BACOLOD MAYOR TO BE SACKED? LEONARDIA FIRES BACK; FILES PETITION FOR RESTRAINING ORDER
The Office of the Ombudsman found Bacolod City Mayor Evelio Leonardia along with nine current and former city officials who have been ordered dismissed from the service after they were deemed guilty of grave misconduct and gross neglect of duty for the questionable procurement of P50 million in furnitures and fixtures for the local government center between 2008 and 2010, during Leonardia’s earlier term as city executive.
In a resolution penned by Assistant Ombudsman Edna Dino and approved by Ombudsman Conchita Carpio-Morales last month, Leonardia and the other officials were also found to have probable cause along with Leonardia and his co-respondents for violating Section 3(e) of the Anti-Graft and Corrupt Practice Act.
Ordered dismissed with Leonardia were secretary to the mayor Goldwyn Nifras, who was the Bids and Awards Committee chairman at the time; former city budget officer Luzviminda Treyes, BAC vice chair; former city treasurer Annabelle Badajos; BAC member Nelson Sedillo Sr.; technical working group members Belly Aguillon, Aladino Agbones and Jaries Ebenizer Encabo, and BAC Secretariat head Melvin Recabar.
Two other respondents – the late city legal officer Allan Zamora, and lawyer Gliceria Caduhada, “who could not be served a copy of the order to file counter-affidavit” – were not included in the ruling.
Aside from dismissal, the officials have also been perpetually disqualified from holding public office, their retirement benefits forfeited and their civil service eligibilities canceled.
A copy of the ruling, filed by the Public Assistance and Corruption Prevention Office of the Office of the Ombudsman-Visayas, stemmed from an email from Francisco Puey, described as an “observer” at the bidding for the contract to supply the furniture and fixtures, who noted that the BAC considered Comfac Corp. “‘passed despite its declaration in the general information sheet required by the Securities and Exchange Commission that its business was information technology support system instead of furniture manufacturer.”
The defendants claimed that Comfac was eligible to bid for the contract because it had a “manufacturing facility” that turned out to have a sister company, Cornersteel Corp.
But, the investigation by the Ombudsman showed that when the BAC declared Comfac “the bidder with the single calculated responsive bid,” Cornersteel was “not mentioned at all.”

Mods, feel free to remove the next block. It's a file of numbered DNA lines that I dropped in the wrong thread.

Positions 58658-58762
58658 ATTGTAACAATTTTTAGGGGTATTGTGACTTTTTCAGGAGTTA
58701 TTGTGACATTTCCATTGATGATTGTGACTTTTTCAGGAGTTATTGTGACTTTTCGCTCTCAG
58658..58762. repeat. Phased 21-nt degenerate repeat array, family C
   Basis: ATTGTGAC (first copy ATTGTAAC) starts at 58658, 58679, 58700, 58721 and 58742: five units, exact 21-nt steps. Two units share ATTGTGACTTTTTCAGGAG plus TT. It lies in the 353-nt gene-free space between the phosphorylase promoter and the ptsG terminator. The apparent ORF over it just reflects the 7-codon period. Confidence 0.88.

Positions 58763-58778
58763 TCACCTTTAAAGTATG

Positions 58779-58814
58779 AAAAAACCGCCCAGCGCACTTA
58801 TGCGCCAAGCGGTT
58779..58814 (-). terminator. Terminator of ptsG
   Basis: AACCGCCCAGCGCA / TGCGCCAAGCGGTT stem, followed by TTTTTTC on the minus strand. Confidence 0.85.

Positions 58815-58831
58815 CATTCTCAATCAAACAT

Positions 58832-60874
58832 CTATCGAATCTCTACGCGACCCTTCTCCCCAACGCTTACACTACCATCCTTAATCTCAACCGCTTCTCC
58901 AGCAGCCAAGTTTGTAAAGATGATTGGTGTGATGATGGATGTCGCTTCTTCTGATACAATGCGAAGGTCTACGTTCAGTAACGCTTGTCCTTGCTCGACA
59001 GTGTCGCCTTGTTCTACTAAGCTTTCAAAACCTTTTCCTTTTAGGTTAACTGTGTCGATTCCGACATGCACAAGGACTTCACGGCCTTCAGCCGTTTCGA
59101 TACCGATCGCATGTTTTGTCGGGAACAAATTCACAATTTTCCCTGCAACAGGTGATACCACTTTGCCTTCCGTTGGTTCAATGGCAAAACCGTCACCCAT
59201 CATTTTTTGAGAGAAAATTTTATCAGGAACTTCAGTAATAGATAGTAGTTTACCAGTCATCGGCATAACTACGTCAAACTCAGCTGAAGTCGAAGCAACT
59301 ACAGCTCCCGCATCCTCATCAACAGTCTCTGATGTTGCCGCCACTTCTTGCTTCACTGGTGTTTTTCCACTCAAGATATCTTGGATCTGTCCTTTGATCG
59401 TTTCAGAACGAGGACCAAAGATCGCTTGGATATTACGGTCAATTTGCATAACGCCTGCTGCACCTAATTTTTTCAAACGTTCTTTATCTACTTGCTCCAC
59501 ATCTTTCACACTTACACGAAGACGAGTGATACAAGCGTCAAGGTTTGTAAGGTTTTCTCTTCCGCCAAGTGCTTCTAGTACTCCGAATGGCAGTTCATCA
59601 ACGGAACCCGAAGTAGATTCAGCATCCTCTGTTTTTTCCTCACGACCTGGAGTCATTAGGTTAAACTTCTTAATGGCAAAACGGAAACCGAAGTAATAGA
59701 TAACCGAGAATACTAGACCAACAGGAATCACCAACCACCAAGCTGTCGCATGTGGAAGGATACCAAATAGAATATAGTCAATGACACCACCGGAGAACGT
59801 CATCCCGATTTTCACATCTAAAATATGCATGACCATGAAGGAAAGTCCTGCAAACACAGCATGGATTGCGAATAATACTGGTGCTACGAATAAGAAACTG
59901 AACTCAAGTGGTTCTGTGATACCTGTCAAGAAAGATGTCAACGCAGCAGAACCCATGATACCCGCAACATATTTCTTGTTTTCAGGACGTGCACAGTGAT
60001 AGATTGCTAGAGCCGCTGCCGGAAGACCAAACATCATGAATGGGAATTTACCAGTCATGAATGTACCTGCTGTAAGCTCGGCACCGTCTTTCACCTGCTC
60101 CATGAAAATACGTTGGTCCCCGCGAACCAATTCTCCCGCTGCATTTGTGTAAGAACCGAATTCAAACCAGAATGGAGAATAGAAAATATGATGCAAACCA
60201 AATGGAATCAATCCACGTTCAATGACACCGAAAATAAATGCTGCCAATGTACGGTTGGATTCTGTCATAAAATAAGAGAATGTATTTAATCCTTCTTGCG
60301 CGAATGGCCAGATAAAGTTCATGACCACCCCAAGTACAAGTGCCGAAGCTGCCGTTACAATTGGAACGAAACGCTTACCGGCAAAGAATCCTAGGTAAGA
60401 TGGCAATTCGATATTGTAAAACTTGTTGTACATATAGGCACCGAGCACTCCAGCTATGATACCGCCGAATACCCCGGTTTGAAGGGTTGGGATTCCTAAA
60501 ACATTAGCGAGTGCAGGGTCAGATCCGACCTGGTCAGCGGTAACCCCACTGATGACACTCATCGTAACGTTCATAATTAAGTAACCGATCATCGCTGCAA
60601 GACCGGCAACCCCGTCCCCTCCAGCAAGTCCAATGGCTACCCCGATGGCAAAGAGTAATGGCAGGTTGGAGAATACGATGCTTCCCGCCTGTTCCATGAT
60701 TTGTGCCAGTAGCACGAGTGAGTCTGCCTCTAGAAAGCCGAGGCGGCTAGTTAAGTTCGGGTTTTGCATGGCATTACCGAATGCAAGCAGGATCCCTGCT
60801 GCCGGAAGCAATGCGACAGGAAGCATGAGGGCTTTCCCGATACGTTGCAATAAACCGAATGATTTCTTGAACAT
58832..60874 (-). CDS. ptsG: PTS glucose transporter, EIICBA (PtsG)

It also noted that while Comfac CEO Charito Aquino certified that they were the “exclusive distributor” for Cornersteel, the two firms’ being “sister companies is beside the point – what matters was that they had separate corporate personalities.”
The ruling said that had Comfac reneged on its obligations, “the city government would be hard put to hold Cornersteel liable as it could always raise the defense that it was not privy to the contract.”
It also said that “naming an ineligible corporation as the eligible bidder reflects bias and partiality that should not be countenanced in procurement activities involving public funds.”
The resolution also said that Comfac should have been required to post a performance bond of P2.452 million for the P49.0359-million contract but, instead, the respondents “merely converted the bid security of P500,000 to (a) performance bond,” exposing the city government “to the risk of Comfac not performing its obligation in accordance with the P.O. (purchase order).”
Aside from this, the resolution said, the respondents failed to collect a total of P14,152,717.80 in liquidated damages from Comfac for delayed deliveries, causing “undue injury to the government and the taxpayers of Bacolod City … while giving unwarranted benefits” to the firm.
Although the resolution acknowledged that “bad faith cannot be attributed to the respondents,” it said they had committed “gross negligence by their wanton exercise of discretion.”
It also said that, “while conspiracy might not have attended the commission of the act, each of the respondents is liable as principal by direct participation and indispensable cooperation under Article 17(1) and (3) of the Revised Penal Code.”
“The illegal procurement activity could not have been accomplished without the individual acts of the respondents that contributed to the commission of the crime.”
Puey when reached for comment said the resolution is “justice not only for us but also a lesson for the officials in Bacolod for their wrongdoing in office.”
City Legal Officer Joselito Bayatan said they cannot yet issue a statement as they still has not received a copy of the Ombudsman’s ruling.
Leonardia is expected to answer the Ombudsman’s dismissal order, perpetual disqualification to hold public office, among others, during a press conference sometime today, January 16.*